obviously im no expert on this, and have not been to africa on africa roads, so just looking for peoples opinion on both the shocks mentioned, and/or the best kind of set-up for that kind of trip, from people who have some kind of experience in this..
The Konis should work well. Or if you prefer to spend less but still improve on the originals then you could look at Monroe Adv gas shocks, also good. Swapping them is a quick and easy DIY job.
If the springs look sound and don't sag, leave them where they are and take a spare or two. If you are carrying a lot of weight you could think about moving the rears to the front and installing higher-rated LR springs at the back.
Don't bother with the 2" lift. Unless you adapt other parts of the car (steering, brake lines, suspension) you risk reliability and handling issues on a long trip.
It is also worth bearing in mind that the Konis are adjustable (although you have to remove the lower mounting - not a big deal) and can be rebuilt, which I think very few other manufacturers can offer.
Having done trans africa, round aus, etc and run OMEs for 8+ years after a couple of years on standard LR shocks, I'm extremely happy with them and would recommend them. I can't offer an opinion on how they compare with Koni as, given I am happy with the OMEs, I've not seen the need to try others.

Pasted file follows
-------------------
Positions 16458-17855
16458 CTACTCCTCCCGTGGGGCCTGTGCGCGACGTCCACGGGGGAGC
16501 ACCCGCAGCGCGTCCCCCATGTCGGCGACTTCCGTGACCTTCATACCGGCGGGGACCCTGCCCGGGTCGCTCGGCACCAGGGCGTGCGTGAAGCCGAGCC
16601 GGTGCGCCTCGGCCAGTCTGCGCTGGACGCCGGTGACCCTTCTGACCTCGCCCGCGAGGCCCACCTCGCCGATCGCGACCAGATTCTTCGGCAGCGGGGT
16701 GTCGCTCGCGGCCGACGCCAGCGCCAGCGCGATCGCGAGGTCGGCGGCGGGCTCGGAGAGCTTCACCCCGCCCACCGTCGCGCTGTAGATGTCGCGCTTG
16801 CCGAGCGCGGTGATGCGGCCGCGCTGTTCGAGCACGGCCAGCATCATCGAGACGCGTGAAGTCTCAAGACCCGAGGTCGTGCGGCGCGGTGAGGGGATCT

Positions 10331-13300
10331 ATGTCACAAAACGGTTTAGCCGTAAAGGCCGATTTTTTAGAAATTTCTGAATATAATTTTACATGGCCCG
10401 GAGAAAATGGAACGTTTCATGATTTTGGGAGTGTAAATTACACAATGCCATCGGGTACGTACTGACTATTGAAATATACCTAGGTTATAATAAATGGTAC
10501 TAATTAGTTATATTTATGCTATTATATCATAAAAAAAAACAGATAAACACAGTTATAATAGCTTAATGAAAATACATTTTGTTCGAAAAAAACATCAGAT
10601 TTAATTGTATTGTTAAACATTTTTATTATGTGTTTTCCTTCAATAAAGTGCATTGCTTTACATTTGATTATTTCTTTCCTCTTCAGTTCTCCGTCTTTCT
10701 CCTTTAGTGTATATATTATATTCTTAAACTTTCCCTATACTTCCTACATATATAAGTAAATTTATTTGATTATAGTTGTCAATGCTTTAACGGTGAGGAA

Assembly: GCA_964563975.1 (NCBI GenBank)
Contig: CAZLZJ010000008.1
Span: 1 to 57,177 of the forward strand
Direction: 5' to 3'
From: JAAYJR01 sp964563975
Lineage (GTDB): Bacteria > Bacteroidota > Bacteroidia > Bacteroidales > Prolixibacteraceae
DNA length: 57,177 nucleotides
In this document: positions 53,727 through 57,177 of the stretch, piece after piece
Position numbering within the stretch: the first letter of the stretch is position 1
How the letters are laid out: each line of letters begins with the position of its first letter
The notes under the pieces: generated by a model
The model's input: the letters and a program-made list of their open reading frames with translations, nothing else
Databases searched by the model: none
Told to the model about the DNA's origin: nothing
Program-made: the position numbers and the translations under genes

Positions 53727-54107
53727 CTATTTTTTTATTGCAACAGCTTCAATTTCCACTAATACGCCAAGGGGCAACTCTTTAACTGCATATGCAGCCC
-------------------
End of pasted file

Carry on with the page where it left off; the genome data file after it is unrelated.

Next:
However I also partially agree with the disposable argument and the stock standard argument. If you fit aftermarket shocks they will make the vehicle handle better - providing you pick the right weight ratings etc for what you want to do. However you could go with your existing 13 year old ones and a couple of no name spares and you would still get through. Its easy to spend 000s on kitting up the truck and it will make it more reliable, more capable but if you don't want to spend the money, the standard truck will get through. - good excuse to spend money on toys though.
Location: On our bicycles, probably pushing up a hill!
Not sure about Koni (they do have a good reputation here in Oz) because I never used them.
I have however used OME nitro shocks in a dual cab Hilux doing 25,000km around Oz on some bad roads. Didn't have any problem with them.
I did however decide on Tough Dog big bore adjustable shocks and heavy duty springs for our upcoming trip with the Troopy. I took about 4 months to decide on what I wanted after reading a lot (probably too much) about all the brands and getting feedback from users...